The milling and baking industries said good-bye to several titans who had wide-reaching impact across the grain-based industry, including Chuck Sullivan of Interstate Bakeries Corp., Ron Turano of Turano Baking Co., John Miller of Burlington Northern Santa Fe, W. Galen Weston of George Weston Ltd., Mark Sabo of Sosland Publishing Co. and David Murphy of Mother Murphy’s Laboratories.
A nearly three-month long strike that began Oct. 5 finally came to an end on Dec. 21 when the Kellogg Co. announced its employees ratified a tentative agreement for a master contract at four US cereal plants. The five-year contract covers about 1,400 representatives of the Bakery, Confectionery, Tobacco Workers and Grain Millers (BCTGM) International Union. Employees returned to work Dec. 27 at the plants in Battle Creek; Omaha, Neb.; Lancaster, Pa.; and Memphis, Tenn.
During the strike Kellogg was forced to deal with supply issues that limited the distribution of its full line of ready-to-eat cereal.
Mexico City-based Grupo Bimbo SAB de CV marked its entrance into the quickly growing better-for-you cookie and sweet baked foods market with the late July acquisition of Emmy’s Organic, a baker of ultra-premium organic cookies. Emmy’s products are available at a variety of retailers nationally and online. Products offered online include six cookie varieties — Organic Dark Cacao, Organic Vanilla Bean, Organic Chocolate Chip, Organic Peanut Butter, Organic Birthday Cake and Organic Lemon Ginger. All varieties but one are vegan and grain-free (the birthday cake variety contains some rice-based ingredients).
In addition, the company makes a line of three cookie bite varieties, chocolate-covered snacks that are vegan and gluten-free. Varieties include peanut butter, mint and vanilla.
What lies ahead for the bread industry was the focus of a March feature article that drew widespread interest from visitors to bakingbusiness.com. The article, published one year after the COVID-19 outbreak began, examined how leading baking companies were handling new product introductions and stock-keeping unit reductions in the midst of the pandemic.
Private equity firm Lindsay Goldberg in March acquired the North American business of Schlieren, Switzerland-based Aryzta AG for $850 million. Aryzta North America provides bread, sweet and savory baked foods, and snacks to customers in the quick-service restaurant, foodservice and retail markets across the United States and Canada. The company’s portfolio includes both private label and branded offerings under the Otis Spunkmeyer, La Brea Bakery and Oakrun Farm Bakery brands. Aryzta North America operates 15 production facilities with more than 4,000 employees in the United States and Canada.
In May, the acquired business was renamed to Aspire Bakeries, a decision reflecting the company’s aim to “continue to move upwards.”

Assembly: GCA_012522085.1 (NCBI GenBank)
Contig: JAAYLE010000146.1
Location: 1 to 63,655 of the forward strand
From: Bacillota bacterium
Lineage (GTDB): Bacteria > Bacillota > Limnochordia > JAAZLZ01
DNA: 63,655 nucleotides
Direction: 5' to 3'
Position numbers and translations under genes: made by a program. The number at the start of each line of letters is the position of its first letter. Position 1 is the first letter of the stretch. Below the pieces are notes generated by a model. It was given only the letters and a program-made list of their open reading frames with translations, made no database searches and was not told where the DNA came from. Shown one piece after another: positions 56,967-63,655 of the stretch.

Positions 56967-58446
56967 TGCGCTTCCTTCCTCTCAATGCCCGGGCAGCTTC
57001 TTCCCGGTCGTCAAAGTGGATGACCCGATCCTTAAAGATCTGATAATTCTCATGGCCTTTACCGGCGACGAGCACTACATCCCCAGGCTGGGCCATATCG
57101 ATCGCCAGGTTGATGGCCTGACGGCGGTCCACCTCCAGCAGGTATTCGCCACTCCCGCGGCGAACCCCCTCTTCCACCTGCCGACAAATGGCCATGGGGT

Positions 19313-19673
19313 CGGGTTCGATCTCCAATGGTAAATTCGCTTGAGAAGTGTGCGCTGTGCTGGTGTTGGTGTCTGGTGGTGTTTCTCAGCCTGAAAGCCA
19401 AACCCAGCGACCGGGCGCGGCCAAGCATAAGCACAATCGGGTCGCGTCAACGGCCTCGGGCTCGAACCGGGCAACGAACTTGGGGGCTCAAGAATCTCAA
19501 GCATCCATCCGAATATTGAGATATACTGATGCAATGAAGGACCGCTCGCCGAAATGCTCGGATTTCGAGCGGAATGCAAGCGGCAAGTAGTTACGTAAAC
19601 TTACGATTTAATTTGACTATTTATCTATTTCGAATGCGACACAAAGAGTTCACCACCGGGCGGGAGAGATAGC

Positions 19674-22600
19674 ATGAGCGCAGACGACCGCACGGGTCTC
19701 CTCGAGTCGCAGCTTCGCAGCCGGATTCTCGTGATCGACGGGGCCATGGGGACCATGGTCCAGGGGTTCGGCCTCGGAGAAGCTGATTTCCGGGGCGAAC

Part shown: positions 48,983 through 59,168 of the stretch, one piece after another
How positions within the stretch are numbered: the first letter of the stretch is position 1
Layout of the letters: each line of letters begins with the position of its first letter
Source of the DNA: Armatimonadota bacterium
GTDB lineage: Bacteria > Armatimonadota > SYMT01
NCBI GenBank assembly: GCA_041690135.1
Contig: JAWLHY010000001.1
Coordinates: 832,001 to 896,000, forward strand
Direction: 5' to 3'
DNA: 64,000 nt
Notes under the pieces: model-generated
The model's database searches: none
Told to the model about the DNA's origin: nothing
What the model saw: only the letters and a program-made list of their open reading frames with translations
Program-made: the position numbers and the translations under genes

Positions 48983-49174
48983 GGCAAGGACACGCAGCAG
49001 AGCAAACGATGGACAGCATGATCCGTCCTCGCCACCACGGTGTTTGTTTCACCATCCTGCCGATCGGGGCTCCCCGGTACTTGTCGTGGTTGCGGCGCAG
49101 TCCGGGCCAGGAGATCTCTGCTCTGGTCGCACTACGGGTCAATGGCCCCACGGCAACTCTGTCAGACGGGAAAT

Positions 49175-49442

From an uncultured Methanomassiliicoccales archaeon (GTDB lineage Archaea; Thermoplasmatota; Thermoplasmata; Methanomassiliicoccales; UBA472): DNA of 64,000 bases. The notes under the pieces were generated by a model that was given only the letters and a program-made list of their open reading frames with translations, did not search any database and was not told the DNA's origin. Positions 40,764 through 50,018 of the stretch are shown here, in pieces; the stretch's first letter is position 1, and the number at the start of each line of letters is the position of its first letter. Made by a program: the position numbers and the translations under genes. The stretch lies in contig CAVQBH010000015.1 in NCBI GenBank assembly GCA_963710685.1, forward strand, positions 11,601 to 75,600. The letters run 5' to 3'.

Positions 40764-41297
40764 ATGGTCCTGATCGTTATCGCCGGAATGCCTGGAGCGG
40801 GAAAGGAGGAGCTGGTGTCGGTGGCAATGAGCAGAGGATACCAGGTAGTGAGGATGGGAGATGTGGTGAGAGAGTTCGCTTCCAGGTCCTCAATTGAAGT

A bizarre back-and-forth ultimately resulted in Flowers Foods, Inc. emerging as the winner in the battle to acquire the assets of Koffee Kup Bakery, a Burlington, Vt.-based manufacturer of baked foods, including bread, donuts and English muffins, serving customers in the Northeast and Mid-Atlantic regions. The company ceased operations on April 26 at its three baking facilities located in Brattleboro, Vt.; Burlington, Vt.; and North Grosvenor Dale, Conn. Both East Baking Co. and Mrs. Dunster’s were approved for incentive money to make a purchase of the business, but it was Flowers that ultimately emerged as victorious.
Food safety remained a topic of interest to bakingbusiness.com readers in 2021. Product recalls issued by Flowers Foods, Inc., Hostess Brands, Inc. and Mondelez International, Inc. coupled with continuing concerns related to food preparation during the pandemic made headlines, which led many followers to seek out this 2019 article from Dr. Hikmet Boyacioglu.
Two of the nation’s largest quick-service restaurant chains grabbed the grain-based food industry’s attention in 2021 with new buns and rolls. First, McDonald’s launched a trio of new chicken sandwiches served on a new toasted, buttered potato roll. Then, in October, Subway introduced Hero Bread sandwich rolls. Developed in partnership with food tech startup Hero Labs, Inc., the new bread contains only 1 gram of net carbohydrates per 6-inch sub roll, making it the first quick-service restaurant chain to offer a 1-net-carb bread option, according to Subway.
The Bakery Cos., formerly known as The Bun Cos., rebranded itself as Crown Bakeries. During the past two years, the Nashville, Tenn.-based baking company has gone through an ownership change, an expansion of its senior management team and the establishment of loftier, longer-term goals that sparked the rebranding initiative.
Later in 2021, Crown Bakeries continued to make headlines with the acquisitions of Michel’s Bakeries, a Philadelphia-based baker specializing in large-scale, private label baking for distributors and quick-service customers, and Bagel Boy, a Lawrence, Mass.-based baker of premium, New York-style bagels.
After seven months of seeking a buyer for its bakery segment, George Weston Ltd. in October found a new owner in FGF Brands Inc. FGF acquired the Weston Foods fresh and frozen bakery businesses of George Weston for $1.2 billion, a purchase price that represented approximately a 10x multiple on the 2021 estimated EBITDA of the Weston Foods fresh and frozen bakery business. A month later, George Weston reached a deal to sell its ambient assets, which includes the cookies, crackers, cones and wafers division of Weston Foods, to Hearthside Foods Solutions, LLC for $296 million.
New product launches already are crowded with pumpkin spice themed snacks.
Nearly 1,000 baking industry exhibitors filled the Las Vegas Convention Center Sept. 18.